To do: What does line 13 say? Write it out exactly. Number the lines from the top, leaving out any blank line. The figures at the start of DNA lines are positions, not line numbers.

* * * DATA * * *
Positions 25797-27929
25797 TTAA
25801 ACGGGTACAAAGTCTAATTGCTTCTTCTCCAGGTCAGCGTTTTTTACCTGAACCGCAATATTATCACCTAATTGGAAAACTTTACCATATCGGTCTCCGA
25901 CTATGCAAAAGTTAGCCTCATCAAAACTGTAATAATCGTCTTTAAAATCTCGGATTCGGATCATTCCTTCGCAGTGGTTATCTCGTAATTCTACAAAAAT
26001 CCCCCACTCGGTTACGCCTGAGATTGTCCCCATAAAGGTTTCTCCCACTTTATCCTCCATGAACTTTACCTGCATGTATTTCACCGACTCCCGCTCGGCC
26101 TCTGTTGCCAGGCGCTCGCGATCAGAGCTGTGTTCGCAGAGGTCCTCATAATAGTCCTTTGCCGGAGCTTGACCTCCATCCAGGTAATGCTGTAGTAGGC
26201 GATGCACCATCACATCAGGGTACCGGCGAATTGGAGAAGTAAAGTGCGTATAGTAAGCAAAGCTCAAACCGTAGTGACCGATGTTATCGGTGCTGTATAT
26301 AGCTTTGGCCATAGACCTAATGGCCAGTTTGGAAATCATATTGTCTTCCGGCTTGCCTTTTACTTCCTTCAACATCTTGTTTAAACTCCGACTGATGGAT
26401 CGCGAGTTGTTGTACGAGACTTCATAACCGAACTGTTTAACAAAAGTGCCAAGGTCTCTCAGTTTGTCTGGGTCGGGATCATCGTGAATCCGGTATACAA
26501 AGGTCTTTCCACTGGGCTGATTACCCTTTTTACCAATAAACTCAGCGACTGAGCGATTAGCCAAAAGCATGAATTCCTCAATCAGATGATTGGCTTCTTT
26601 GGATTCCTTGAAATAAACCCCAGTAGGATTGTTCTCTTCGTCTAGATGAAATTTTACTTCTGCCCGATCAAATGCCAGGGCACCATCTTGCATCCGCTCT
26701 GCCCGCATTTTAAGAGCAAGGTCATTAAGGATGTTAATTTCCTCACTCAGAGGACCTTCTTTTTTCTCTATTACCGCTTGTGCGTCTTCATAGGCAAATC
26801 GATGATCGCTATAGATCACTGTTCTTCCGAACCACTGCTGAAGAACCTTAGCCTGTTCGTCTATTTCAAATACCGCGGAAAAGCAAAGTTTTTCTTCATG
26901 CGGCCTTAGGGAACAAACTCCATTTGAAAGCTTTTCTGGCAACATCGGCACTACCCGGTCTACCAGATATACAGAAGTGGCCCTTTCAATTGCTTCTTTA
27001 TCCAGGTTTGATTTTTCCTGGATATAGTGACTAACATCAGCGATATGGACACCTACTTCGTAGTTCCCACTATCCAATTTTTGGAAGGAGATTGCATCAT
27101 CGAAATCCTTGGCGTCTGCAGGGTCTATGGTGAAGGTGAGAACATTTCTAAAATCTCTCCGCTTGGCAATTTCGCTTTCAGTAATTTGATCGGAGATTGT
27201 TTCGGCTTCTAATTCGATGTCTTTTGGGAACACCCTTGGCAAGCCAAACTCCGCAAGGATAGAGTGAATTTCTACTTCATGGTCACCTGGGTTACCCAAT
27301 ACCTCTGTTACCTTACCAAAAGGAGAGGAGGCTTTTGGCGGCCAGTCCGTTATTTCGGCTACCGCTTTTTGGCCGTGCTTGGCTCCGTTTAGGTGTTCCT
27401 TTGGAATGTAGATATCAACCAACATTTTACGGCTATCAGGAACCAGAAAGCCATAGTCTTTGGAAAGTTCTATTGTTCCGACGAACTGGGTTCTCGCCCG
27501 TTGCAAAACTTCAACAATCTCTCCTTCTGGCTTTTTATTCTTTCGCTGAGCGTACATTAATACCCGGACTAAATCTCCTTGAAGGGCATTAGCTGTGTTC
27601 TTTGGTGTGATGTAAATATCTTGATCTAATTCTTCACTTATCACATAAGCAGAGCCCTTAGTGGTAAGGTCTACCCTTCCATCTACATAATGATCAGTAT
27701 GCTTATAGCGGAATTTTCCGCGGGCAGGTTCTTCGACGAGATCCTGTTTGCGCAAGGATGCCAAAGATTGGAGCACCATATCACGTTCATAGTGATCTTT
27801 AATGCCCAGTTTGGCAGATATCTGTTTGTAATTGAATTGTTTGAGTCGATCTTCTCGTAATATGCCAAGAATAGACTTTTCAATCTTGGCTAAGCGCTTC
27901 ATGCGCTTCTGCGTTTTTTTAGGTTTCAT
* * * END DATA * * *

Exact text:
26801 GATGATCGCTATAGATCACTGTTCTTCCGAACCACTGCTGAAGAACCTTAGCCTGTTCGTCTATTTCAAATACCGCGGAAAAGCAAAGTTTTTCTTCATG